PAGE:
Angiomyolipoma is the most common benign solid renal neoplasm observed in clinical practice. Once thought to be a hamartoma and almost always diagnosed by the imaged-based detection of fat, angiomyolipomas are now known to consist of a heterogeneous group of neoplasms. Although all are considered perivascular epithelioid cell tumors, many display different pathology, imaging features, and clinical behavior. The importance of understanding this group of neoplasms is emphasized by the fact that many types of angiomyolipoma contain little to no fat, and despite being benign, sometimes escape a pre-operative diagnosis. These types of angiomyolipomas can all be considered when encountering a renal mass that is both hyperattenuating relative to renal parenchyma on unenhanced CT and T2-hypointense, features that reflect their predominant smooth muscle component. We review recent developments and provide a radiological classification of angiomyolipomas that helps physicians understand the various types and learn how to both diagnose and manage them.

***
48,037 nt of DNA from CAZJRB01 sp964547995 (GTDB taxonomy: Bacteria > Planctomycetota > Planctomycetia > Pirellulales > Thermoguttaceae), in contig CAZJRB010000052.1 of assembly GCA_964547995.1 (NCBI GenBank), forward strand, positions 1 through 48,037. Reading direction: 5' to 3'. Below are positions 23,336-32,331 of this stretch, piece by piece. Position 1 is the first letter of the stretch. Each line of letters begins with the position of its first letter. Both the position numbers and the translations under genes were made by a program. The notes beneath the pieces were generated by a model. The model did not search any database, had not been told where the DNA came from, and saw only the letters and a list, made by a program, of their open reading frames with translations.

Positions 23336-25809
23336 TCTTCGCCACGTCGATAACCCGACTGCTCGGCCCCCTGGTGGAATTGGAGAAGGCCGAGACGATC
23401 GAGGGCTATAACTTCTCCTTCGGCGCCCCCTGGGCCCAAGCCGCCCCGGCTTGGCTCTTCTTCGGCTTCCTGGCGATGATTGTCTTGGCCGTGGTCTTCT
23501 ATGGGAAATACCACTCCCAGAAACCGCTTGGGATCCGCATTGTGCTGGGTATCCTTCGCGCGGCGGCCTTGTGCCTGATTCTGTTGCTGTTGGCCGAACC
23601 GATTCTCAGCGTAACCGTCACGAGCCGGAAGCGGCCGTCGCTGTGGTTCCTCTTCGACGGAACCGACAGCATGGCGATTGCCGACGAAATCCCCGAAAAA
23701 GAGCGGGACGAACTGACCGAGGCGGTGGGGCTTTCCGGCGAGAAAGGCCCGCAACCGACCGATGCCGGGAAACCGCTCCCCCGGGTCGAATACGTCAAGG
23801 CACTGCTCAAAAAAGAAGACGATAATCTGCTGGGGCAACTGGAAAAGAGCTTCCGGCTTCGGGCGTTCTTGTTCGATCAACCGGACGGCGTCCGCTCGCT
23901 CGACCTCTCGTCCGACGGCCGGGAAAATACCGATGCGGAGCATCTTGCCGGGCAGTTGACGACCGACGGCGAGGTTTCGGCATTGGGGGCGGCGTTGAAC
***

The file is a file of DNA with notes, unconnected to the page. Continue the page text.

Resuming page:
- AML with minimal fat
- Fat poor AML
- Perivascular epithelioid cell tumors
- Renal cell carcinoma
ASJC Scopus subject areas
- Radiological and Ultrasound Technology
- Radiology Nuclear Medicine and imaging